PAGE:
Member States also committed to increase and fully fund the AIDS response. They agreed to invest US$ 29 billion annually by 2025 in low- and middle-income countries. This includes investing at least US$ 3.1 billion towards societal enablers, including the protection of human rights, reduction of stigma and discrimination and law reform. They also committed to include peer-led HIV service delivery, including through social contracting and other public funding mechanisms.
Calling for expanding access to the latest technologies for tuberculosis (TB) prevention, screening, diagnosis, treatment and vaccination, Member States agreed to ensure that 90% of people living with HIV receive preventive treatment for TB and reduce AIDS-related TB deaths by 80% by 2025. Countries also committed to ensure the global accessibility, availability and affordability of safe, effective and quality-assured medicines, including generics, vaccines, diagnostics and other health technologies to prevent, diagnose and treat HIV infection, its coinfections and other comorbidities through the use of existing flexibilities under the Agreement on Trade-Related Aspects of Intellectual Property Rights (TRIPS) and ensure that intellectual property rights provisions in trade agreements do not undermine the existing flexibilities as outlined in the Doha Declaration on the TRIPS Agreement and Public Health.
“The AIDS response is still leaving millions behind—LGBTI people, sex workers, people who use drugs, migrants and prisoners, teenagers, young people, women and children—who also deserve an ordinary life, with the same rights and dignity enjoyed by most people in this room,” said Yana Panfilova, a woman living with HIV and member of the Global Network of People Living with HIV.
The high-level meeting is being attended in-person and virtually by heads of state and government, ministers and delegates in New York, people living with HIV, civil society organizations, key populations and communities affected by HIV, international organizations, scientists and researchers and the private sector. UNAIDS supported regional consultations and the participation of civil society in the high-level meeting. Civil society organizations called on Member States to adopt a stronger resolution.
"While we have made some significant progress as a global community, we are still missing the mark and people are paying the price with their lives. There’s one single reason we are missing our goal: it’s inequality,” said Charlize Theron, Founder of the Charlize Theron Africa Outreach Project and a United Nations Messenger of Peace.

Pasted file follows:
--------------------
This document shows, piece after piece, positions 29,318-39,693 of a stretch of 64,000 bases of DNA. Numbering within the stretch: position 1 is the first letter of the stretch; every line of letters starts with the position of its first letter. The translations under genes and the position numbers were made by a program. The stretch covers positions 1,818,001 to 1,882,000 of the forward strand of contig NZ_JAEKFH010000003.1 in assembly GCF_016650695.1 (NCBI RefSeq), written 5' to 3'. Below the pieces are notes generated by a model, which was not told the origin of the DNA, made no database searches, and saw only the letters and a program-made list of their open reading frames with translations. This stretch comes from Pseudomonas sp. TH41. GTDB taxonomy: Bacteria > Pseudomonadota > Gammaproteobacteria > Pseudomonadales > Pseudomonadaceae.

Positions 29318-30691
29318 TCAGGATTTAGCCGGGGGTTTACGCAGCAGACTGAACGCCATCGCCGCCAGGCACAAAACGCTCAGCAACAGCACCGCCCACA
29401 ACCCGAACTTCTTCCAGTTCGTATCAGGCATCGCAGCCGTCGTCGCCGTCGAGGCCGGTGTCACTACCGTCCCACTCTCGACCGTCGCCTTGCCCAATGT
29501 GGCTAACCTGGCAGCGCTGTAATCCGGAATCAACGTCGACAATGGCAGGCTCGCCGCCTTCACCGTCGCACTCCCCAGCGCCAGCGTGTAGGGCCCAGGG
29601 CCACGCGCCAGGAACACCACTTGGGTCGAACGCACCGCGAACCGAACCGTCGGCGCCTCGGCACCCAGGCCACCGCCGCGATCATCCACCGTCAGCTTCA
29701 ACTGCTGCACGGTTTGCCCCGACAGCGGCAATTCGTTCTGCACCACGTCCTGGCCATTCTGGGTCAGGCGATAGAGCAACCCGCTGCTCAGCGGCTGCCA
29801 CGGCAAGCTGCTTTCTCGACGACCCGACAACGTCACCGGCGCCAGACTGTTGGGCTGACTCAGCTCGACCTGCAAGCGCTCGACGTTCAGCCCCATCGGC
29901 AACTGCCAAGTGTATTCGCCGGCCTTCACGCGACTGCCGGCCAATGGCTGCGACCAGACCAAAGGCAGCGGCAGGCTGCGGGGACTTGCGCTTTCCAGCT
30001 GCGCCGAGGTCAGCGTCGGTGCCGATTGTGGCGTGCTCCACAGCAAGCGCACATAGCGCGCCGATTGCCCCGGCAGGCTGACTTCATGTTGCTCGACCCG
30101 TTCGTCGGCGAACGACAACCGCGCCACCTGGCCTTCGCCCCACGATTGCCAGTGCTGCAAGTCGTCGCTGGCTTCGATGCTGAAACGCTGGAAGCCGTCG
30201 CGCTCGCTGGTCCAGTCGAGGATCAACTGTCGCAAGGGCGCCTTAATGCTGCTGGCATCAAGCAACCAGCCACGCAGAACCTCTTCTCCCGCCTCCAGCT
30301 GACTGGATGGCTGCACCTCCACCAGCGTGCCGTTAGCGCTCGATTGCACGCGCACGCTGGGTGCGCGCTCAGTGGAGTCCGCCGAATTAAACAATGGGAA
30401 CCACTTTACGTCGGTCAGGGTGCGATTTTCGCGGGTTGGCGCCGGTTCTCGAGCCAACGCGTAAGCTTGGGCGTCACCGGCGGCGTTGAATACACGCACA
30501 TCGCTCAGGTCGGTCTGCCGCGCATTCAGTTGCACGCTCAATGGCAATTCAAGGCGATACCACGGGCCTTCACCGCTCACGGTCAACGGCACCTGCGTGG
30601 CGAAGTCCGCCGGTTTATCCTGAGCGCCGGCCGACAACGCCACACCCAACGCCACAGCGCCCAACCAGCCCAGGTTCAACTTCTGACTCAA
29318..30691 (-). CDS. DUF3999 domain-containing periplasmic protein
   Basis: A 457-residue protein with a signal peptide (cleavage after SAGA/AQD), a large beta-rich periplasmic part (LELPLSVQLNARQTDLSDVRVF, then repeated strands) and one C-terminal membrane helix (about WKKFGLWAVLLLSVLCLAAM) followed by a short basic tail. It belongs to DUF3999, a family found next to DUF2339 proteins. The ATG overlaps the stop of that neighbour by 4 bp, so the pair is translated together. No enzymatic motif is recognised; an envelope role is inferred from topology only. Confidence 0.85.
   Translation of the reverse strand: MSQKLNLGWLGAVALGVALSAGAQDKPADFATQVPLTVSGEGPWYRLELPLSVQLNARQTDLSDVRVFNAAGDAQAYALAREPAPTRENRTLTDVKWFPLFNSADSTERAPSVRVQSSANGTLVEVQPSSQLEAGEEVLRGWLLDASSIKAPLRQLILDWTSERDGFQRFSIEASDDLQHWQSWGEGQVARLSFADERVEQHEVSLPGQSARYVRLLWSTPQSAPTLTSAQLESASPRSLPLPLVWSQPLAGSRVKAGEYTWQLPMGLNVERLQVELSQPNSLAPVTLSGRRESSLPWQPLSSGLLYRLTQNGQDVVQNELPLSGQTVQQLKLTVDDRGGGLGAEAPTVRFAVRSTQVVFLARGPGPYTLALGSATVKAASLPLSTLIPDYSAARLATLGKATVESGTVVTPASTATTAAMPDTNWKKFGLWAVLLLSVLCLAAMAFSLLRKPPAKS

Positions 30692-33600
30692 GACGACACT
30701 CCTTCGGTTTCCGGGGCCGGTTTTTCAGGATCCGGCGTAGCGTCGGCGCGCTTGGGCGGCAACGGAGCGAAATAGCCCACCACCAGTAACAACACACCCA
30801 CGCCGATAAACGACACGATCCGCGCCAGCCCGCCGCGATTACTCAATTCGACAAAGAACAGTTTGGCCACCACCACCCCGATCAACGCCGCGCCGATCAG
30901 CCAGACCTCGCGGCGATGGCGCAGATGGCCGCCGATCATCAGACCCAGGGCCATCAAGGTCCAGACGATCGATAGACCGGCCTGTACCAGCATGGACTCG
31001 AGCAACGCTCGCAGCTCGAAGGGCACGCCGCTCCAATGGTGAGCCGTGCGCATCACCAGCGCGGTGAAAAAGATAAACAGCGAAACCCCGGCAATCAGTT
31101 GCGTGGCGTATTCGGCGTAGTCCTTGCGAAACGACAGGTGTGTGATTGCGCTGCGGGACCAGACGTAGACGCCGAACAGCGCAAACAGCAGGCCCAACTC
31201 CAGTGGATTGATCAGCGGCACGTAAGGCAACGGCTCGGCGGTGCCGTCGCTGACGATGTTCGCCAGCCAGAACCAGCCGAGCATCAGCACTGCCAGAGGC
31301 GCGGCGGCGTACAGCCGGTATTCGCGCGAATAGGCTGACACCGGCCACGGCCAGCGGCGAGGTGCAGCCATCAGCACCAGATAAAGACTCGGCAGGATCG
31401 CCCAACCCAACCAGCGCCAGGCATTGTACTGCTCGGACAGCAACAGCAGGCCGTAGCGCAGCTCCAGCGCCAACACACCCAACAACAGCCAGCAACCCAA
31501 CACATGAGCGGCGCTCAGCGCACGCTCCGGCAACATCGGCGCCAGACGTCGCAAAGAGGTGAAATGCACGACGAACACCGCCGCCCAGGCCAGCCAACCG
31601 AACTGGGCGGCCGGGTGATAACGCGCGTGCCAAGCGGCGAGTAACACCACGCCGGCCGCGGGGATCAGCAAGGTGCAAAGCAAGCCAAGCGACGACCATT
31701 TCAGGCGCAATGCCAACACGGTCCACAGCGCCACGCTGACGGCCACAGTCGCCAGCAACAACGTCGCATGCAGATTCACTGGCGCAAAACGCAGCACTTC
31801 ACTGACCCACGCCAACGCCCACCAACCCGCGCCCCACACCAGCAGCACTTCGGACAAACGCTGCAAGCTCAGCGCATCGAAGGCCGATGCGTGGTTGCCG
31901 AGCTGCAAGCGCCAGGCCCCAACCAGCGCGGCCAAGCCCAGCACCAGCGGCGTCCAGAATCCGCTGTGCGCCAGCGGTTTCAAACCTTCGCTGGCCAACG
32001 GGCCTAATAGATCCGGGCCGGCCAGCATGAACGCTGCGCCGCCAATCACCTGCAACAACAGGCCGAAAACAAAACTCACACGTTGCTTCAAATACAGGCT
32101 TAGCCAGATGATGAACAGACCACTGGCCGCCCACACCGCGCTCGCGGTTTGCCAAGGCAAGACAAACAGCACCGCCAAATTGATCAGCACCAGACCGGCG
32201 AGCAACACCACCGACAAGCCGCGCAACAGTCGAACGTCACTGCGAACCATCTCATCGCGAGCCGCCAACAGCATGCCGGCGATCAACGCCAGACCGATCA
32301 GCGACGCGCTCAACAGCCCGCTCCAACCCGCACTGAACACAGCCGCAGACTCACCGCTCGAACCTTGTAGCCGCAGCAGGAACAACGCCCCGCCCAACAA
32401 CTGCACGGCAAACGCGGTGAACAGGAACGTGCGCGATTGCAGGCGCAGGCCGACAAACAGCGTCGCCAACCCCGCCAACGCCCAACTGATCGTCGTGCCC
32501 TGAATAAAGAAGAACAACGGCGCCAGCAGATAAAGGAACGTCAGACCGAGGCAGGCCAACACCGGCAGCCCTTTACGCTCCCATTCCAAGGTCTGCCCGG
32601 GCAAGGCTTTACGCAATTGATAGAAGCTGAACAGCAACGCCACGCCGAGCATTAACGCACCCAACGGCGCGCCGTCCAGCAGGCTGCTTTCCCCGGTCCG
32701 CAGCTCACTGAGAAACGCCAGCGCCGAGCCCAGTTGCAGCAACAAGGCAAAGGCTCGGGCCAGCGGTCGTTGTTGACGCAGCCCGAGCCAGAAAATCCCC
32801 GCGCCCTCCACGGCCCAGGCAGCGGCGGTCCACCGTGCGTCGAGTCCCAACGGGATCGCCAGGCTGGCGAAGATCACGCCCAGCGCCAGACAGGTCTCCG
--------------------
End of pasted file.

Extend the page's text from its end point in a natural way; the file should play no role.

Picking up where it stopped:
Member States also committed to support and leverage the 25 years of experience and expertise of the Joint United Nations Programme on HIV/AIDS (UNAIDS) and committed to fully fund the programme so that it can continue to lead global efforts against AIDS and support efforts for pandemic preparedness and global health.
In accordance with the Global AIDS Strategy 2021–2026: End Inequalities, End AIDS, adopted by consensus on 25 March 2021 by the UNAIDS Programme Coordinating Board, as well as the report of the United Nations Secretary-General, Addressing Inequalities and Getting Back on Track to End AIDS by 2030, issued on 31 March 2021, UNAIDS would have welcomed even stronger commitments on comprehensive sexuality education, sexual and reproductive health and rights, and sexual orientation and gender identity, unqualified acceptance of evidence-based HIV prevention options, such as harm reduction, a call for the decriminalization of the transmission of HIV, sex work, drug use and laws that criminalize same-sex sexual relationships and further flexibilization of intellectual property rules for access to life-saving medicines, vaccines and technologies.
In 2020, 27.4 million of the 37.6 million people living with HIV were on treatment, up from just 7.8 million in 2010. The roll-out of affordable, quality treatment is estimated to have averted 16.2 million deaths since 2001. AIDS-related deaths have fallen by 43% since 2010, to 690 000 in 2020. Progress in reducing new HIV infections has also been made, but has been markedly slower—a 30% reduction since 2010, with 1.5 million people newly infected with the virus in 2020, compared to 2.1 million in 2010.